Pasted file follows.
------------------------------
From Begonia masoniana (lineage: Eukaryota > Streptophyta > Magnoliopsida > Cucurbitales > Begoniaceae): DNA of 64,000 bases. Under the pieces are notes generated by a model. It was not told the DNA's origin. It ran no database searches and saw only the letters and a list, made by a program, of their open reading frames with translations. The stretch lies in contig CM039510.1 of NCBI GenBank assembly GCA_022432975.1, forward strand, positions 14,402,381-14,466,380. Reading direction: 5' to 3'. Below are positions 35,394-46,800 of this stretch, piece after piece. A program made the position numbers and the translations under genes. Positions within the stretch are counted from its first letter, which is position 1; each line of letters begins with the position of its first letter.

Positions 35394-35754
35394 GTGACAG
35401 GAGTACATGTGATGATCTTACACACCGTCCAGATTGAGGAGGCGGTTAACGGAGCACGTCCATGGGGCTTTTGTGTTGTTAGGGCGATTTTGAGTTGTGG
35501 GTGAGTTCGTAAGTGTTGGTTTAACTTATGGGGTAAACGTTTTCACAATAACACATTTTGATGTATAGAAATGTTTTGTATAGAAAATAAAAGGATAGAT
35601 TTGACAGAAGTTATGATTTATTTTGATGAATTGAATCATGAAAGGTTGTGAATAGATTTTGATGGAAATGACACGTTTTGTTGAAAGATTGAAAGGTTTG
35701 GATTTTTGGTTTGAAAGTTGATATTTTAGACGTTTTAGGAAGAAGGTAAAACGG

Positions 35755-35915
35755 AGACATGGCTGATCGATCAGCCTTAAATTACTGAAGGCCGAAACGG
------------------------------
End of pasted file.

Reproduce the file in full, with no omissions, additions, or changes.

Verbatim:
From Begonia masoniana (lineage: Eukaryota > Streptophyta > Magnoliopsida > Cucurbitales > Begoniaceae): DNA of 64,000 bases. Under the pieces are notes generated by a model. It was not told the DNA's origin. It ran no database searches and saw only the letters and a list, made by a program, of their open reading frames with translations. The stretch lies in contig CM039510.1 of NCBI GenBank assembly GCA_022432975.1, forward strand, positions 14,402,381-14,466,380. Reading direction: 5' to 3'. Below are positions 35,394-46,800 of this stretch, piece after piece. A program made the position numbers and the translations under genes. Positions within the stretch are counted from its first letter, which is position 1; each line of letters begins with the position of its first letter.

Positions 35394-35754
35394 GTGACAG
35401 GAGTACATGTGATGATCTTACACACCGTCCAGATTGAGGAGGCGGTTAACGGAGCACGTCCATGGGGCTTTTGTGTTGTTAGGGCGATTTTGAGTTGTGG
35501 GTGAGTTCGTAAGTGTTGGTTTAACTTATGGGGTAAACGTTTTCACAATAACACATTTTGATGTATAGAAATGTTTTGTATAGAAAATAAAAGGATAGAT
35601 TTGACAGAAGTTATGATTTATTTTGATGAATTGAATCATGAAAGGTTGTGAATAGATTTTGATGGAAATGACACGTTTTGTTGAAAGATTGAAAGGTTTG
35701 GATTTTTGGTTTGAAAGTTGATATTTTAGACGTTTTAGGAAGAAGGTAAAACGG

Positions 35755-35915
35755 AGACATGGCTGATCGATCAGCCTTAAATTACTGAAGGCCGAAACGG